Australia vs New Zealand – Sydney
There is no doubt that this is the game of the weekend. After a dismal season last year that only got better at the last gasp on their European tour, Australia are finally, under coach Ewen McKenzie, starting to look like a serious contender for the Webb Ellis trophy next year in England. There is often talk of a side starting to click at just the right time leading into the World Cup. In Australia’s case this definitely seems to be true. With Australian sides doing exceptionally well in this year’s Super Rugby competition, and a clinical demolition of a disorganised, fractious and weary French side in June, the omens look good for Australia. With Australia boasting one of the quickest and most exciting backlines out there at the moment, if New Zealand give away possession they could potentially pay dearly for it.
However it’s not all roses for Australia, as the one problem they are faced with is the continuing lack of a dominant forward pack to liberate their backline geniuses. It seemed that this problem had been addressed through the talent available in the recent Super Rugby competition. However the brutal and gruelling nature of this competition has left too many injuries for Australia to really be able to take on New Zealand and South Africa up front, and therefore the Australian scrum goes into the competition slightly untested and looking rather vulnerable. If Australia cannot compete up front against New Zealand then their woes will only get worse when they come to face the powerhouse forward packs of South Africa and Argentina.
Lastly the decision to play Kurtley Beale at fly-half is another one of those coaching decisions that we see so often in Test Rugby that seems to defy logic. Given Australia’s weakness up front, the number Ten position will be key in covering for the lack of ability in the forwards and linking it to the obvious strengths in the backs. In watching Kurtley Beale since the last World Cup, I am sorry he is simply not consistent enough particularly in the kicking aspect of his game especially when under pressure from an aggressive forward opposition.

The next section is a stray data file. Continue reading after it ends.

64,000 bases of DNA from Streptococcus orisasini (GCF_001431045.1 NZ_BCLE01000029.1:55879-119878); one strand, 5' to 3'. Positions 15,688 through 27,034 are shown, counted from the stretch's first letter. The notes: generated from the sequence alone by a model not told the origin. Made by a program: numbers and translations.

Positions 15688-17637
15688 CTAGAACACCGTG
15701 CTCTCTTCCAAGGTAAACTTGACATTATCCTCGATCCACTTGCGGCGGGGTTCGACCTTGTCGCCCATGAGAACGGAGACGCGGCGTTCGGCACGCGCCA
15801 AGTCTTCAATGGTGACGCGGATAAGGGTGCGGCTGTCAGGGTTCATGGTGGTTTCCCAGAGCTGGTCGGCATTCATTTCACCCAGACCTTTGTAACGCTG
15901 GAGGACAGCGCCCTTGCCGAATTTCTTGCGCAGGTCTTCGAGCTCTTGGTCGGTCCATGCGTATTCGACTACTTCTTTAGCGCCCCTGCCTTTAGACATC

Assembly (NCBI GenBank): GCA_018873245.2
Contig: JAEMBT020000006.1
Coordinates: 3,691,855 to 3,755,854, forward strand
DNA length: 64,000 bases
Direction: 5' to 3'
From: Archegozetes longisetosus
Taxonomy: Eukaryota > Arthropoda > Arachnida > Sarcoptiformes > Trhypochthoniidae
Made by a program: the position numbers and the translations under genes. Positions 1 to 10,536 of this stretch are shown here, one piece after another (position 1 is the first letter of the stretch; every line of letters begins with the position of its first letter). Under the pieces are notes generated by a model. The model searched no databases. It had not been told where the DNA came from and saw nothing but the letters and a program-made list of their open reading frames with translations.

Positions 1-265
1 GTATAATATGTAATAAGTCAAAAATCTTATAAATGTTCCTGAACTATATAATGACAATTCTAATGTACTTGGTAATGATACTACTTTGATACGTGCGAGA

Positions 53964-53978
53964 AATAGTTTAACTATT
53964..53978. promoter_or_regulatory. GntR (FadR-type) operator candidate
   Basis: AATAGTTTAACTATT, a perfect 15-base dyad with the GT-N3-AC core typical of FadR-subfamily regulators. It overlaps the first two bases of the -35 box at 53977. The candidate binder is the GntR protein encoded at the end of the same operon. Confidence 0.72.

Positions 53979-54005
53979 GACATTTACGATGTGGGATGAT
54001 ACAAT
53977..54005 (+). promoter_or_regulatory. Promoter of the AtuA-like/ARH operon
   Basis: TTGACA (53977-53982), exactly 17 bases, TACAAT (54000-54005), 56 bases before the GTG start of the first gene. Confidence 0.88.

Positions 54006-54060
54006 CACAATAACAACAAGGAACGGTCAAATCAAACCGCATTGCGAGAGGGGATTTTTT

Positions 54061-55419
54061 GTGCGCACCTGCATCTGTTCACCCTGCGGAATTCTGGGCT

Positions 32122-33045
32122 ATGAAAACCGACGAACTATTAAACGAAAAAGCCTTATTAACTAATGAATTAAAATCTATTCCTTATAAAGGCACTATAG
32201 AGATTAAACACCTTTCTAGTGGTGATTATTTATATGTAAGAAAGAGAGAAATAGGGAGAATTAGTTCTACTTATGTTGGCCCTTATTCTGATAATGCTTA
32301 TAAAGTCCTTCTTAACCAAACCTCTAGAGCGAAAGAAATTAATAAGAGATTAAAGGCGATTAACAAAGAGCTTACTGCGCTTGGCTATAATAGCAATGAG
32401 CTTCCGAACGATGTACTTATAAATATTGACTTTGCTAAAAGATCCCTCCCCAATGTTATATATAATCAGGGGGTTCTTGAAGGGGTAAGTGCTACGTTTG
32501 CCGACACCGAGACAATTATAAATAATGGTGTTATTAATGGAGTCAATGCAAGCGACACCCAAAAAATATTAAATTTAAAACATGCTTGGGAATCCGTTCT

New Zealand are no longer the invincible juggernaut they were last year. Sure they are still holding the world record for being unbeaten, but have had far too many narrow escapes (i.e. by 2 or 3 points) in their recent outings and who can forget that epic game against Ireland last November in which the Men in Green came closest to derailing the All Black express. However, New Zealand despite some chinks in their armor are still the ultimate finishers in the world game. Richie McCaw whether you like him or not is still intensely annoying but devastatingly effective especially if the referee’s attentions are elsewhere.
However McCaw is getting towards the end of his inspirational career and it remains to be seen whether this bedrock of the All Black side can be replaced effectively before the World Cup. Rugby is a game of fifteen men and there is little room for individual superstars as there is in football but there is no doubt that some individual players provide a degree of motivation and inspiration to their teammates that is hard to replace – talk to any Irish fan on how they are going to deal without an O’Driscoll on the field and you will understand.
New Zealand unlike Australia are blessed with such depth in their talent pool that unlike Australia the loss of players like Dan Carter is really a non-event. New Zealand have an incredible backline, strong centres and a set of halfbacks the envy of the world. Link that to a forward pack boasting the likes of Kieran Read, Richie McCaw, Jerome Kaino and Owen Franks, and if I was Australian I would be feeling distinctly uncomfortable.
In conclusion, if Australia can overcome their question marks up front, rely on Beale to make the right decisions and release their backline and hang on to possession, in front of a vocal home crowd this could be their game. However there are slightly too many questions to be asked of them at this stage and therefore I still can’t help feeling that New Zealand will take the spoils on Saturday albeit after one hell of a struggle. Hang on to your seats folks it’s going to be a cracker!!
South Africa vs Argentina – Pretoria
While I think that South Africa will comfortably take this game, it will not be without a struggle at times and certainly not along the runaway score lines of this fixture in last year’s competition. I also think that of the two games this weekend it is the most interesting prospect in terms of who’s who in the Rugby world order.